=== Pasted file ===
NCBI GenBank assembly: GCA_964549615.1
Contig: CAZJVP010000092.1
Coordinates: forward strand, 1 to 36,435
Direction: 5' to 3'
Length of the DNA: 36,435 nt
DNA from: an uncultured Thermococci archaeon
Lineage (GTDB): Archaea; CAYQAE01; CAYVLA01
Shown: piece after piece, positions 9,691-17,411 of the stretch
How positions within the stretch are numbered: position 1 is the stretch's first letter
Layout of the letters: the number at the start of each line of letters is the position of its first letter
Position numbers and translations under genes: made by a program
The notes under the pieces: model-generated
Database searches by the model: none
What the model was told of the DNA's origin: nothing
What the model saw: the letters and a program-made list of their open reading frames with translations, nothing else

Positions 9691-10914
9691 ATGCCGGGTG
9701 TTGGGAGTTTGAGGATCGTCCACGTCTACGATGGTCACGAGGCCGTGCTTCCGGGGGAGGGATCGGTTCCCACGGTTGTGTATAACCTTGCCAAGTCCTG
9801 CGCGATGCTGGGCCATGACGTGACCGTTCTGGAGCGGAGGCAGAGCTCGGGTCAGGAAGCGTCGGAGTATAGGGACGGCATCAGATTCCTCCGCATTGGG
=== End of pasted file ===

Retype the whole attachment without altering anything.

NCBI GenBank assembly: GCA_964549615.1
Contig: CAZJVP010000092.1
Coordinates: forward strand, 1 to 36,435
Direction: 5' to 3'
Length of the DNA: 36,435 nt
DNA from: an uncultured Thermococci archaeon
Lineage (GTDB): Archaea; CAYQAE01; CAYVLA01
Shown: piece after piece, positions 9,691-17,411 of the stretch
How positions within the stretch are numbered: position 1 is the stretch's first letter
Layout of the letters: the number at the start of each line of letters is the position of its first letter
Position numbers and translations under genes: made by a program
The notes under the pieces: model-generated
Database searches by the model: none
What the model was told of the DNA's origin: nothing
What the model saw: the letters and a program-made list of their open reading frames with translations, nothing else

Positions 9691-10914
9691 ATGCCGGGTG
9701 TTGGGAGTTTGAGGATCGTCCACGTCTACGATGGTCACGAGGCCGTGCTTCCGGGGGAGGGATCGGTTCCCACGGTTGTGTATAACCTTGCCAAGTCCTG
9801 CGCGATGCTGGGCCATGACGTGACCGTTCTGGAGCGGAGGCAGAGCTCGGGTCAGGAAGCGTCGGAGTATAGGGACGGCATCAGATTCCTCCGCATTGGG